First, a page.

Once I have thought about looks I would then think about the type of artwork would best suit this story and the characters in it? Would it be a watercolour painting – soft and gentle? Or would it be better to use pastels, or maybe a collage with acrylic paint? There are so many decisions to make BEFORE you set the story out in pages. Most picture books have 32 pages, so the story and illustrations get set out in a ‘dummy’ book. Breaking the story into pages will tell you how many pictures you need to produce. Your dummy book is like a map it will tell you where to go. Each page of one of my dummies will have text and a rough sketch of the artwork to go on that page. Sometimes I move text around as I decide on pictures or even delete text if the picture tells enough story and the words aren’t needed. When I am working on the artwork for the book I don’t start from the first illustration to appear in the book and work in order. I usually do the one which takes my fancy, then, I will do a detailed one followed by a simpler one to give my self a break.


There is ‘fine art’ like you find in a gallery and illustration which is found in books.

I do both. Illustration is different from fine art, although both can tell a story. Some illustrations could easily hang in a gallery beside fine art but mostly illustrations are a series of simple pictures (quite often coloured drawings) which tell a story. Fine Art usually makes a statement, it is meant to encourage the viewer to ask questions.


I believe learning to draw before painting. I could be wrong but that’s what I think is important. All great paintings aren’t great just because the artist knows about paint and colour. Drawing is like a skeleton; it is the foundation and holds up painting. If we didn’t have a skeleton inside us we would be blobs, unable to walk and jump. Being able to draw well relies on the artist being able to ‘see’ what he or she is drawing, by this I mean seeing the important bits and getting them on the canvas without getting caught up with what you THINK it looks like. We all have preconceived ideas on what most objects look like; and even when that object is sitting in front of us, most people would draw what they THINK they see and NOT what actually is there.

A really good exercise is to draw and not look at your paper AT ALL. Your drawings won’t look too great at first but PRACTICE, PRACTICE, and PRACTICE!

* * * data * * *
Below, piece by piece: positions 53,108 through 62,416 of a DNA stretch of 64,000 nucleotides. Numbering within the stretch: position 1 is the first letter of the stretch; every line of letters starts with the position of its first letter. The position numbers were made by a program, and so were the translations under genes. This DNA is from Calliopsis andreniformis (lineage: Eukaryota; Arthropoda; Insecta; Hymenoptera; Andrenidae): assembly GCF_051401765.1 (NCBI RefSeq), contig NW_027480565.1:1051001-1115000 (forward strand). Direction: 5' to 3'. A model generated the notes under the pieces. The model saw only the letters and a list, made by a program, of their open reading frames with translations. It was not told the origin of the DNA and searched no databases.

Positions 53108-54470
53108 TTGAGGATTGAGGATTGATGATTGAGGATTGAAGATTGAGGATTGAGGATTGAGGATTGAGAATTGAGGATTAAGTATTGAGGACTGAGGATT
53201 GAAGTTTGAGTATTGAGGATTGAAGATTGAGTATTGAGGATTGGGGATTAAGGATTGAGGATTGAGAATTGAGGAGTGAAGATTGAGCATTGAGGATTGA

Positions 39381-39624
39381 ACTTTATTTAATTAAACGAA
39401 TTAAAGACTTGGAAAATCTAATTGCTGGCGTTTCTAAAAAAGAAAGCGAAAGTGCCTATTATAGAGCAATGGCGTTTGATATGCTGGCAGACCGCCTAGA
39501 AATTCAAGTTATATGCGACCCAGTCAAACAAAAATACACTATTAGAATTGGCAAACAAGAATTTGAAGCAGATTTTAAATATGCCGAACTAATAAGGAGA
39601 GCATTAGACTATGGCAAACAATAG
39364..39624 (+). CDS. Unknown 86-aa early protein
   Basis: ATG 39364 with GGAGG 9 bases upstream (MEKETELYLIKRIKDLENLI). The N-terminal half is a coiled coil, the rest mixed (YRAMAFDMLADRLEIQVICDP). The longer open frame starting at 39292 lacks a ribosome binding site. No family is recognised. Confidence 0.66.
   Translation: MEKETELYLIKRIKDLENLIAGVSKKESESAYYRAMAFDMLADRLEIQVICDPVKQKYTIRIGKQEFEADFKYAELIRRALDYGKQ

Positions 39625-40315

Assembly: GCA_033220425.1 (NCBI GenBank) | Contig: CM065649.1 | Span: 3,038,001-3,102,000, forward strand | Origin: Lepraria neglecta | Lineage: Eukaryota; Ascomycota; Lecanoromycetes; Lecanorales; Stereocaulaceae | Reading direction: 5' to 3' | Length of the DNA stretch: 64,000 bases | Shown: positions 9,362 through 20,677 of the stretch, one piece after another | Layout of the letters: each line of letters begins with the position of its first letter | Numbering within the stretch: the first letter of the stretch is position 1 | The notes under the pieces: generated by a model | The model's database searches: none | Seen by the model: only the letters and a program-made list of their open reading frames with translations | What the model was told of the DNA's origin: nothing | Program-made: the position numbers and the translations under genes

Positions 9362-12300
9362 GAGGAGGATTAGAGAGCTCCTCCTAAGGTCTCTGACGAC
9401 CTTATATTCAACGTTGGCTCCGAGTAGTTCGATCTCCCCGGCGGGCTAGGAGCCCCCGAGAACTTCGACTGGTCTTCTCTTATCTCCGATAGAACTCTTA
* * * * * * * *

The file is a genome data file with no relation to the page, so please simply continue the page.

While learning to see, I would suggest you stay with graphite (lead) pencil for a while and learn as much as you can about shading. Graduated shade creates the dimension and depth for an object. Whilst you are practicing this learn more about perspective, composition and balance. Graphite pencils have numbers and letters on them, the softest pencils have the letter B on them and harder pencils have a H. the pencil most school children use is a HB pencil it is in the middle. Pencils get softer as the numbers get higher – 2B, 4B, 6B etc and harder 2H, 4H etc. The softer pencils are best for shading and drawing, the harder pencils are better used for light line work.

Once you are drawing confidently think about colour. Colours can be tricky; they do funny things when you put them next to each other. Some look close, some look far away and some can look as though they are moving! Colour helps create the mood of a painting (so does shading), try colouring the same picture in a few different ways, restful, angry, or playful.

All of this has to be learned BEFORE you really decide what medium (type of paint) you might like to paint in. I use nearly every medium – not all at once though.

Watercolour can be the most difficult, but now you can buy watercolour pencils it has been made a little simpler for beginners. Oils also can be difficult but for different reasons, they take a very long time to dry and each layer HAS to be dry or the artwork will crack. Ink can be fun and takes a little getting used to. Acrylics are the most versatile; I would always recommend acrylics to a beginner. Well I would recommend acrylics to anyone, you can use them in a variety of ways and there are many different mediums (impasto, crackle, satin etc) that can be mixed with the paint for different finishes. Pastels, although they are not paint are also a good medium for beginners as they are very controllable and colours can be mixed reasonably easily or purchased. With pastels if you use good paper any bits you don’t like can be erased with a good quality rubber. When you have a few different materials feel free to experiment as the different paints react when put together.